Is this some kind of bad joke?
Donald Trump, Barry Bonds, Bill Clinton, Vladimir Putin, Bill Gates, Warren Buffett, and Brad Pitt are sitting at an executive table.
Needing a chair, they are discussing greatness and which of them is greatest, positioning themselves, outdoing one another in their self-descriptions – except for Brad Pitt, who doesn’t care.
Each of them hides a secret envy of the others because, in spite of all their accomplishments, they have to admit the others have done things they could never have done.
Before settling the seating issue, another person enters; a consultant. This man, they’ve been told, will take you to the next level. In fact, if you follow his advice, he’ll make you think everything you’ve achieved to date has been a joke. So they agreed to meet with him this afternoon.
Then he enters. He’s dressed modestly, nothing ostentatious – nothing noteworthy either way. He looks like someone who works with his hands, so they all feel a little uncomfortable. They don’t know why because they don’t realize how little regard they have for such work – except, of course, Barry Bonds.
In fact, some of them are a little worried (though they don’t know why because they would never let this idea reach their conscious minds) that this man might ask them to do some physically demanding work that won’t obviously fit under the heading “exercise” or “self-development.”
He enters silently, looks each in the eye, and approaches the table, where he takes the seat farthest from the head – opposite the one over which they had been bickering.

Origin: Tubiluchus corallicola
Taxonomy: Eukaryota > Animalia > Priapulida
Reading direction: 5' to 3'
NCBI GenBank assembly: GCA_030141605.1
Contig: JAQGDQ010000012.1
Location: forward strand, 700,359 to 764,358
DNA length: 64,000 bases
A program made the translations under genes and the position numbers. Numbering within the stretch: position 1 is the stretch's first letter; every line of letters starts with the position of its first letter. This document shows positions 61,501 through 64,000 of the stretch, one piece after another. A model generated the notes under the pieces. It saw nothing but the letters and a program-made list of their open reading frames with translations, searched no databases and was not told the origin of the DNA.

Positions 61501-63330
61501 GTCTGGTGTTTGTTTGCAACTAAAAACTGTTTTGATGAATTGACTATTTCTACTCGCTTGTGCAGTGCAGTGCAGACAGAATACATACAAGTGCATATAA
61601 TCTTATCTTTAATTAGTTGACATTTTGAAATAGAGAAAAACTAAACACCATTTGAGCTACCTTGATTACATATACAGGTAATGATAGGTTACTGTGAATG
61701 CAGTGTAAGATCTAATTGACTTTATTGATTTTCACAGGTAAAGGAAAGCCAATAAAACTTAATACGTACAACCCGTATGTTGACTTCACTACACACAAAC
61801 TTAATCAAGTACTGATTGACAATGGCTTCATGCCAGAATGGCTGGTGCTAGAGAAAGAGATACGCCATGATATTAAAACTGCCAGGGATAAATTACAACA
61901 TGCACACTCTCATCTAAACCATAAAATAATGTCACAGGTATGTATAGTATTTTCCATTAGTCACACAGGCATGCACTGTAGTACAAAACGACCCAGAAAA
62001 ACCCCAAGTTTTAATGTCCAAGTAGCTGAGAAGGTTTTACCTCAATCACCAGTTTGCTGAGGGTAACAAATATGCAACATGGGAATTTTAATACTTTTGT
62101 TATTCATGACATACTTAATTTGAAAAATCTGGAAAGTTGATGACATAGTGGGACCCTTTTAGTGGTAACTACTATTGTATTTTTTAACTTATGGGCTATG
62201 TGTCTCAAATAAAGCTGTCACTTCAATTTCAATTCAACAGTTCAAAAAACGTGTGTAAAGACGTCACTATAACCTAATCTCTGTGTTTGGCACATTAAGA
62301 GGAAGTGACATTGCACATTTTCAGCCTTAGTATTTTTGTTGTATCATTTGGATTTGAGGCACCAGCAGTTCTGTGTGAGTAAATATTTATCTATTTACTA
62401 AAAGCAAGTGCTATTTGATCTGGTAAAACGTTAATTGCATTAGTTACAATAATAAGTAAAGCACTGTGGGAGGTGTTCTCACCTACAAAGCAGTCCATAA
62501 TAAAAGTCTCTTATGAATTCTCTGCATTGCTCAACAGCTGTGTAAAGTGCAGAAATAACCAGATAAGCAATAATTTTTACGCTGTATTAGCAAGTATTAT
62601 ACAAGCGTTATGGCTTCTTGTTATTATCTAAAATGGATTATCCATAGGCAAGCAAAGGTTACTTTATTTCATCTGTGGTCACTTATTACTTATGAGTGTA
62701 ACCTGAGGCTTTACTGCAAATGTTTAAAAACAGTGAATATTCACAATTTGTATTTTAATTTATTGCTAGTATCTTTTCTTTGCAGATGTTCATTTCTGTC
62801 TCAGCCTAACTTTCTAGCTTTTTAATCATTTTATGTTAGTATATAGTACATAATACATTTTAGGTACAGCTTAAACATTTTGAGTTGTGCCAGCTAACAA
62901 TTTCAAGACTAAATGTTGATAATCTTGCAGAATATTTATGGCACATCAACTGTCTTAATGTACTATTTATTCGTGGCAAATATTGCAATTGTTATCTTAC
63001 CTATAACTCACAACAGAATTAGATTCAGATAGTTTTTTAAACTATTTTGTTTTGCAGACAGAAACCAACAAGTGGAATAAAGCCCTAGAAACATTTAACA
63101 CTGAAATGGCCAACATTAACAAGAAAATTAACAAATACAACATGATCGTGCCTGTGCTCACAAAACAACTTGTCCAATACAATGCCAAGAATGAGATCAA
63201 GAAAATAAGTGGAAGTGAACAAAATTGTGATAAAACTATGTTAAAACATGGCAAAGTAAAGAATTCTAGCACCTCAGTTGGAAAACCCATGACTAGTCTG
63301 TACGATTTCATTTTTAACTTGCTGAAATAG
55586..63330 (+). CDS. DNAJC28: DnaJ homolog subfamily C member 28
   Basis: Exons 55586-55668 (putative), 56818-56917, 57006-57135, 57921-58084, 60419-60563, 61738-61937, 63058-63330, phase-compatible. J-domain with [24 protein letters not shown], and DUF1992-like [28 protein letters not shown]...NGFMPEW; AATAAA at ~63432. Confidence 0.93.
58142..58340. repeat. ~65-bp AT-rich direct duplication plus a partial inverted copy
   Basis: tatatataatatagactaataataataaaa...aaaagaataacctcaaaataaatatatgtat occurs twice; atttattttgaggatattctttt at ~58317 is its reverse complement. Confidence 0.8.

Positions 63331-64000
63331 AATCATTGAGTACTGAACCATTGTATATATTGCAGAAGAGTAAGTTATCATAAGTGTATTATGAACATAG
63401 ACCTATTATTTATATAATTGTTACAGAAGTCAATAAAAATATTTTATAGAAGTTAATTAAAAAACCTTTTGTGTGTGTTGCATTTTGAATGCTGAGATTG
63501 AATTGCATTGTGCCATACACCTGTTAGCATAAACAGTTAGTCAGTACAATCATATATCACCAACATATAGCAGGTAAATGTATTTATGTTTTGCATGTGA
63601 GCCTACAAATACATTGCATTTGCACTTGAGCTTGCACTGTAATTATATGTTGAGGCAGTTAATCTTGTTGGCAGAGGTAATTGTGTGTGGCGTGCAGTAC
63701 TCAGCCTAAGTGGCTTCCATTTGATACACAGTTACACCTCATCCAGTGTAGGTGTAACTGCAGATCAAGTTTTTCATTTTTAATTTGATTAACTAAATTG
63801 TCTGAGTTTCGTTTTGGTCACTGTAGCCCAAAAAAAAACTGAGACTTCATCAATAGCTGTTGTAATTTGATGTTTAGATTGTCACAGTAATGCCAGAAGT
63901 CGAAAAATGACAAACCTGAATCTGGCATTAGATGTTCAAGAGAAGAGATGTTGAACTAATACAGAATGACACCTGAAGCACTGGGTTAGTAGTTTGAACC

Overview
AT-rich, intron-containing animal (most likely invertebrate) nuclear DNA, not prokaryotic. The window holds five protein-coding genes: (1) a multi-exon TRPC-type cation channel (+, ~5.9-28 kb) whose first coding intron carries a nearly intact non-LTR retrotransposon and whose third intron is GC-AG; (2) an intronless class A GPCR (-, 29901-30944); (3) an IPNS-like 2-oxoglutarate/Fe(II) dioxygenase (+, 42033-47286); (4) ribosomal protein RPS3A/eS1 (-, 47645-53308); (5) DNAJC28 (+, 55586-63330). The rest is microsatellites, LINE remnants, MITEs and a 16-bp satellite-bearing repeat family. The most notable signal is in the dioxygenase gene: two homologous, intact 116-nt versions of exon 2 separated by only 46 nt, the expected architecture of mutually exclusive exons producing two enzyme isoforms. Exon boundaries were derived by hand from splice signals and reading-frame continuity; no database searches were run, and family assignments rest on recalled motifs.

He sits silently, assuming nothing, asserting nothing. He waits.
When the rest see that He is not speaking, they revert to their argument and after a while it is determined that Bill Gates should occupy the chair because he has the most money and therefore can fund any decisions they make.
The consultant is still in His seat, observing silently. Waiting patiently.
At last, the new chair, Mr. Gates, addresses the consultant, concerning whom the whole group has already formed a decidedly negative opinion . He seems indecisive, hesitant, maybe even slow-witted. Something annoying about him.
But they are paying him to sit there, so Mr. Gates calls the meeting to order and directs their attention to the consultant.
He speaks clearly, deliberately, and authoritatively, but he doesn’t say much. He says:
“Blessed are the poor in spirit, for theirs is the kingdom of heaven.”
“Tried that,” says Pitt to himself. “What the hell does blessed mean?” mutters Trump under his breath. “Kingdom of heaven?” whisper a few. When one snickers quietly, the rest join in.
He goes on:
“Blessed are they that mourn, for they shall be comforted.”
Clinton smiles slyly; Trump is annoyed and starts to say something, but the consultant looks at him and he is silenced.
“Blessed are the meek, for they shall inherit the earth.” Irritated laughter from Trump, raising of the eyebrow from Putin, folded arms around the table.
“Blessed are those who hunger and thirst after righteousness, for they shall be filled.”
“Filled?” Bonds and Pitt, simultaneously. Trump rises to leave.
“Blessed are the merciful, for they shall obtain mercy.” Trump throws his Waterman, just missing the consultant and slams the door behind him. Bonds chuckles, Putin sighs.
“Blessed are the pure in heart, for they shall see God.” The six remaining check their watches, Clinton yawns.
“Blessed are the peacemakers,” Bonds laughs, “For they shall be called the sons of God.”
“Only sons?” Clinton objects, though not aloud.
“Blessed are those who are persecuted for righteousness’ sake, for theirs is the kingdom of heaven.”
Pitt rises, slowly – Gates resigns the chair to Putin and leaves, followed by Pitt.
“Blessed are you when they revile and persecute you, and say all manner of evil against you falsely for My sake. Rejoice and be exceedingly glad.
Bonds and Clinton glance at each other knowingly. Putin follows Gates our the door